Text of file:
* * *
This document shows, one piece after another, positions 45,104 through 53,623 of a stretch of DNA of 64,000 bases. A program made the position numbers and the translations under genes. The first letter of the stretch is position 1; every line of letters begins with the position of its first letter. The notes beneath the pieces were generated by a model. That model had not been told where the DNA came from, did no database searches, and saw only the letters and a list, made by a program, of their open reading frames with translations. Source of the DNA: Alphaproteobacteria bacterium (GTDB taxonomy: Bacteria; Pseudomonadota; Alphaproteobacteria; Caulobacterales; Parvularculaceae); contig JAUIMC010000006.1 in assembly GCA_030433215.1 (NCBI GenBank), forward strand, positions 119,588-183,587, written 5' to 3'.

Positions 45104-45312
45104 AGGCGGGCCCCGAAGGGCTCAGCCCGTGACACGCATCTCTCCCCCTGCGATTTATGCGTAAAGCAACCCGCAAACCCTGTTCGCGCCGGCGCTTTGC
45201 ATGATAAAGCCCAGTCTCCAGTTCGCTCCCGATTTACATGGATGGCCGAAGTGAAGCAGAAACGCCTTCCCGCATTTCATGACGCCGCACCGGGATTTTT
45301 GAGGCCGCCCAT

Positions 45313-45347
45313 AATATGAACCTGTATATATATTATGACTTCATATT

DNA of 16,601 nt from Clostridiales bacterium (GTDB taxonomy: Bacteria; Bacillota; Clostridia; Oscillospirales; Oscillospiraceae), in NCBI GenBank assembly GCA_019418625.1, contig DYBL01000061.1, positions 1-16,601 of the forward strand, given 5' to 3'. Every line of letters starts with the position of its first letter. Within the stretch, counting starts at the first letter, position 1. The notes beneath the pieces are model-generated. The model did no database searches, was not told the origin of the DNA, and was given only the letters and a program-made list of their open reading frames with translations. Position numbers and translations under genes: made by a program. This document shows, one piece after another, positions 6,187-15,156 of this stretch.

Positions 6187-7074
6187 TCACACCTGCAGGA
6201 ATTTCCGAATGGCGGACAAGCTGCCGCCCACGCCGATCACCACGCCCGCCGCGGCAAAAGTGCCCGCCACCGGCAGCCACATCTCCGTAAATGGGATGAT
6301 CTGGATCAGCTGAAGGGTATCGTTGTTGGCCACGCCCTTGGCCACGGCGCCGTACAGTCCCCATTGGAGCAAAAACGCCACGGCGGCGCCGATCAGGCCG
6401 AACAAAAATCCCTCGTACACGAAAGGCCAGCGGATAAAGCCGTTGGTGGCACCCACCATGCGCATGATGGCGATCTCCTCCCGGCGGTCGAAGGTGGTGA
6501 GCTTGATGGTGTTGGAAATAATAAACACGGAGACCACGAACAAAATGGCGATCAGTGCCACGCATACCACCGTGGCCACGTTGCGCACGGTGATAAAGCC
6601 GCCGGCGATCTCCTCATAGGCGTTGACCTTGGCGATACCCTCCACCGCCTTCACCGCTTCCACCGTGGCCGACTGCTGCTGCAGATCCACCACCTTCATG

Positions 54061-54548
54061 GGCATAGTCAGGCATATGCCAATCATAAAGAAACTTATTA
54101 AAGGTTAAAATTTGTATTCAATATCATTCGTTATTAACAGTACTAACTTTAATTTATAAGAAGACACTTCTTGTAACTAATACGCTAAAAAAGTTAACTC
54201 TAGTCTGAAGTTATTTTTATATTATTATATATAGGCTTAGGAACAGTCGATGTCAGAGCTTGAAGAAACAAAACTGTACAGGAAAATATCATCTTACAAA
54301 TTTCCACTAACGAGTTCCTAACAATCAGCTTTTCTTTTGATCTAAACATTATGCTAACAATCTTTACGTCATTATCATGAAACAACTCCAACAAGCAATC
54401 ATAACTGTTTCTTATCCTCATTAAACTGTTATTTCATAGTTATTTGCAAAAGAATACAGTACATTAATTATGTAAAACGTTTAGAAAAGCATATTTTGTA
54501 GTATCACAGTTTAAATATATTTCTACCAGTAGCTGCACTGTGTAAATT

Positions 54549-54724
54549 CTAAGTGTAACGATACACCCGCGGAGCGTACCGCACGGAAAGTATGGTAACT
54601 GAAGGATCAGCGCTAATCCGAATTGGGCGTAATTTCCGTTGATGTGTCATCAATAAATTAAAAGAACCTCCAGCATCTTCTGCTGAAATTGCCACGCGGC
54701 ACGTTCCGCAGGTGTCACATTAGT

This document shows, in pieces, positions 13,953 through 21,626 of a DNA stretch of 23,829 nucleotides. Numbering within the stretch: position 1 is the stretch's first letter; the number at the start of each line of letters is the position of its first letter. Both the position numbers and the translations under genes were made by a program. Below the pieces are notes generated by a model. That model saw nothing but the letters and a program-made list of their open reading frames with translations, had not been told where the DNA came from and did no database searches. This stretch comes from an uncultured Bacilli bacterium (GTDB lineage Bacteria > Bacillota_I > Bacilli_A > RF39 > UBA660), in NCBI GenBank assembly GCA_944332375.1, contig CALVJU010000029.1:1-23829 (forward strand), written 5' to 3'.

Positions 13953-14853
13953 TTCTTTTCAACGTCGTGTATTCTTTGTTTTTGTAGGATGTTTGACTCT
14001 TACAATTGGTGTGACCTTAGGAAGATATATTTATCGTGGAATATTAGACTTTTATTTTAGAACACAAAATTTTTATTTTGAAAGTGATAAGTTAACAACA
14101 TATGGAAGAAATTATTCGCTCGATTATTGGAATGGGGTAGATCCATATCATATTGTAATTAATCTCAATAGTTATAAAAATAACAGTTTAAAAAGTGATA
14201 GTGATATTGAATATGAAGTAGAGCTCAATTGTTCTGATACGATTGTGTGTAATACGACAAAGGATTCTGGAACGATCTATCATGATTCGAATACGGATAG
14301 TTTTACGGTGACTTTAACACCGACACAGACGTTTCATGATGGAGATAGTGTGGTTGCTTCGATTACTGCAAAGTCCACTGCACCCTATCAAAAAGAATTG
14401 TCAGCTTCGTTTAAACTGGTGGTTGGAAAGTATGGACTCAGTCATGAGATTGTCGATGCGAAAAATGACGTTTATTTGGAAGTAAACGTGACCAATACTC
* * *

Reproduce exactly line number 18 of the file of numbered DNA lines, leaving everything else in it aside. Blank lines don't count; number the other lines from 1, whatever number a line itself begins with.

54101 AAGGTTAAAATTTGTATTCAATATCATTCGTTATTAACAGTACTAACTTTAATTTATAAGAAGACACTTCTTGTAACTAATACGCTAAAAAAGTTAACTC